home | authors | books | about

Home -> Merlin Harold Hunter -> Outlines of public finance -> Chapter 20 continue

Outlines of public finance - Chapter 20 continue

1. Preface

2. Chapter 1

3. Chapter 1 continue

4. Chapter 2

5. Chapter 2 continue

6. Chapter 3

7. Chapter 3 continue

8. Chapter 3 continue

9. Chapter 4

10. Chapter 4 continue

11. Chapter 4 continue

12. Chapter 5

13. Chapter 5 continue

14. Chapter 5 continue

15. Chapter 6

16. Chapter 6 continue

17. Chapter 7

18. Chapter 7 continue

19. Chapter 7

20. Chapter 7 continue

21. Chapter 9

22. Chapter 9 continue

23. Chapter 10

24. Chapter 10 continue

25. Chapter 10 continue

26. Chapter 11

27. Chapter 11 continue

28. Chapter 11 continue

29. Chapter 12

30. Chapter 12 continue

31. Chapter 13

32. Chapter 13 continue

33. Chapter 13 continue

34. Chapter 14

35. Chapter 14 continue

36. Chapter 14 continue

37. Chapter 15

38. Chapter 15 continue

39. Chapter 15 continue

40. Chapter 16

41. Chapter 16 continue

42. Chapter 17

43. Chapter 17 continue

44. Chapter 17 continue

45. Chapter 18

46. Chapter 18 continue

47. Chapter 18 continue

48. Chapter 19

49. Chapter 19 continue

50. Chapter 19 continue

51. Chapter 19 continue

52. Chapter 20

53. Chapter 20 continue

54. Chapter 20 continue

55. Chapter 20 continue

the administration of fiscal laws the system was no better.
The force of the spoils system placed the valuable politi-
cian in office rather than an efficient administrator, and
haphazard, inefficient, and wasteful methods were the re-
sult. Too frequently the elected official, as the local as-
sessor, was dependent upon his constituency for con-
tinuance in office, and the result was favoritism at the
price of justice and efficiency.

In Federal Government. To some extent this situation
is still true, but, as a general proposition, it is rapidly
changing. A few years ago members of Congress, to a
great extent, were all-wise beings, and felt the need of no
expert advice. The present situation of having, perhaps,
our greatest authority on fiscal matters as chairman of
an advisory tax board for the United States Internal
Revenue Department, would have been looked upon, a
decade or two ago, as a somewhat superfluous arrange-
ment. Yet, that the situation exists, indicates that pub-
lic officials have come to recognize the need of expert ad-
vice. The establishment of a tariff commission points in
the same direction.

In State Governments. The use of trained experts has
made greater progress in the fiscal program of states and
localities than in that of the national government. The
pressure for revenues and the limitation of sources de-
manded that something be done. First, honesty of officials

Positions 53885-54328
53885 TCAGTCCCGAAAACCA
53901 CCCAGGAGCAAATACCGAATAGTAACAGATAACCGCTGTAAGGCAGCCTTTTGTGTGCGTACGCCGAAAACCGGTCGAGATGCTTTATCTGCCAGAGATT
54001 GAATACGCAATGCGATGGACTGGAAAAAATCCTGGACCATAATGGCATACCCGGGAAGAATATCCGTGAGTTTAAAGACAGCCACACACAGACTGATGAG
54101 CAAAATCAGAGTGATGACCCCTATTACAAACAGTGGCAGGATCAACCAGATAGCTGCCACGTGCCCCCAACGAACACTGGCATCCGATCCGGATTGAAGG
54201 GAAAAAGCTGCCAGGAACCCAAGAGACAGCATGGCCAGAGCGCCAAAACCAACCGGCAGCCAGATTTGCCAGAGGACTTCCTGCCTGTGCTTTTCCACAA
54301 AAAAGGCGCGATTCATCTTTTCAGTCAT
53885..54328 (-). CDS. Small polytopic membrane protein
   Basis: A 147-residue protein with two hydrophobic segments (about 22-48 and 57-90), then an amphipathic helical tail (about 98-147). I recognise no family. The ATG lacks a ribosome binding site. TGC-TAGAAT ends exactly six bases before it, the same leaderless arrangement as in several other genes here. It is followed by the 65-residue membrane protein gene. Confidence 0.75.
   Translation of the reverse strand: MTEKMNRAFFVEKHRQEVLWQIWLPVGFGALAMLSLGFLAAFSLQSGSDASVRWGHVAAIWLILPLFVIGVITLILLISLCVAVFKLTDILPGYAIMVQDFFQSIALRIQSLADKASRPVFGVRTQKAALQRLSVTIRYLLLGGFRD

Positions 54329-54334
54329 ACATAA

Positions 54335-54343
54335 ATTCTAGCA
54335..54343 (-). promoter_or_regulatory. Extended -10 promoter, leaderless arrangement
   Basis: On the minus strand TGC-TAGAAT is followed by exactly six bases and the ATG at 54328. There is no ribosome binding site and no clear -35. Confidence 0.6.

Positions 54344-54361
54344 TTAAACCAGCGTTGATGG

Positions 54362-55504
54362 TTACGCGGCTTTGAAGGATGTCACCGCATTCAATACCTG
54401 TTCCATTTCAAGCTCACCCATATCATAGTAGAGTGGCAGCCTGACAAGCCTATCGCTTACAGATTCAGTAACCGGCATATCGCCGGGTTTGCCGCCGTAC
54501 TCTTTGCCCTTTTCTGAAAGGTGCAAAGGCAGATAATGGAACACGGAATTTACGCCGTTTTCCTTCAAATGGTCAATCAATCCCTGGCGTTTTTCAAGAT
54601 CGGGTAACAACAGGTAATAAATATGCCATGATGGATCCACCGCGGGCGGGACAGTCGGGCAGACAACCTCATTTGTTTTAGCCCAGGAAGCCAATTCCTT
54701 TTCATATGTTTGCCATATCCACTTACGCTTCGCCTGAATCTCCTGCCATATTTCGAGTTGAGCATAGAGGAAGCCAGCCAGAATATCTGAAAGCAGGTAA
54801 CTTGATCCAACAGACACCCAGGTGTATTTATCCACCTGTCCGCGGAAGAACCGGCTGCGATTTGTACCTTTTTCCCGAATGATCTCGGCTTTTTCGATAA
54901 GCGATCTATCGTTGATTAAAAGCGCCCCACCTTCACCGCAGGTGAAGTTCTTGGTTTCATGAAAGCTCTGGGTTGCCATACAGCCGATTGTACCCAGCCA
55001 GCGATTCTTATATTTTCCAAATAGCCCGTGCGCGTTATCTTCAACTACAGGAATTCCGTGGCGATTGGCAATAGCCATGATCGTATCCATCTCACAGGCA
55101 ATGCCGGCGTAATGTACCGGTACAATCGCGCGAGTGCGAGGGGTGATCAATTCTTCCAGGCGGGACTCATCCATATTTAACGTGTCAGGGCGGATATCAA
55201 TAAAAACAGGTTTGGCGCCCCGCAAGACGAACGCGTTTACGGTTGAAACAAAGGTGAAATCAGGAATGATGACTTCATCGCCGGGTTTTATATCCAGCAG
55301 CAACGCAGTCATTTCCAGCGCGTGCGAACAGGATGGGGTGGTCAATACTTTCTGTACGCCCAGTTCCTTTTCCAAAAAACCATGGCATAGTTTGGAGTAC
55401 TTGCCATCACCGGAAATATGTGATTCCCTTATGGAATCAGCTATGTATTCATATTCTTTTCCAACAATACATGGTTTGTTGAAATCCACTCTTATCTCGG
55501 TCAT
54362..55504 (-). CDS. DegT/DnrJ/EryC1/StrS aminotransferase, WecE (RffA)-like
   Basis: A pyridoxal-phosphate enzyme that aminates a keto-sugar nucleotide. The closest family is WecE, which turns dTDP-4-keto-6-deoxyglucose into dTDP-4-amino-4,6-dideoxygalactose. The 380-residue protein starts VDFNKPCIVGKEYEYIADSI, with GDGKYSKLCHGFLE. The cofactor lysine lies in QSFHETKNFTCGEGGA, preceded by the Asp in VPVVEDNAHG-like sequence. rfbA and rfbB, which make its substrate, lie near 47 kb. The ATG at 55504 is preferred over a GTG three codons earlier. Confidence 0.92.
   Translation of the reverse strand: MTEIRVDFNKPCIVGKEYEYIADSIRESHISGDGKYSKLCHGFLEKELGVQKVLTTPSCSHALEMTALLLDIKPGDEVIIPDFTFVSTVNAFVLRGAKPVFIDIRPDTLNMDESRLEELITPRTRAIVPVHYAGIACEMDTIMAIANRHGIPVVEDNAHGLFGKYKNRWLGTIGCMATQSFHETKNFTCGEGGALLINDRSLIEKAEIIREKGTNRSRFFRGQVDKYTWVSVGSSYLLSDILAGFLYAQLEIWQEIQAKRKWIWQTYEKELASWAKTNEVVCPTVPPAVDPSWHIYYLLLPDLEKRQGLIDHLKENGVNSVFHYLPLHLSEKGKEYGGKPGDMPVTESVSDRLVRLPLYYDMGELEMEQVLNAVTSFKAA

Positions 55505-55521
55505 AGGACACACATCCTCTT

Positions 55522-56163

was demanded, but it was soon found that this was not
enough. Cities began to see that, just as private business
grew through strong centralization, so efficient and re-
sponsible administration demanded a central and qualified
corps of officials. The adoption of the commission or the
city manager plan of government has been the result. In
addition, there have been added, in many municipalities,
expert accountants, bureaus of public efficiency, and


similar officials, each prepared for his particular duty, all
for the sake of securing a more efficient administration of
the public revenues and expenditures.

The Tax Commission. The states, likewise, have shown
the inclination to get away from politics in fiscal affairs,
and to center more or less responsibility in some body of
men, usually called the State Tax Commission, chosen on
the basis of their expert knowledge of fiscal affairs. The
powers of the boards vary all the way from the mere act
of advice to the centralizing of the entire fiscal system of
the state in their hands. The tenure of office is usually
made long enough, and the salary high enough, to attract
men who, because of training and experience, are qualified
to handle wisely and efficiently the problems which are
placed before them.

In addition to the regular commissions, the special tax
commission has been an institution of frequent occurrence
in recent years. To this body of experts, of which these
commissions are composed, is assigned some special prob-
lem for investigation and solution. The difficulty still
remains, however, to a somewhat marked degree, that
legislatures are not willing to accept the advice of these
standing and special commissions, and to put into effect
the fiscal policies which they formulate.

250. The Study of Fiscal Subjects Is Increasing. That
a .greater interest is being taken in the expenditures and
revenues of the various political units is evidenced by the
increased study of these problems which is being carried
on, both by those directly connected with the formation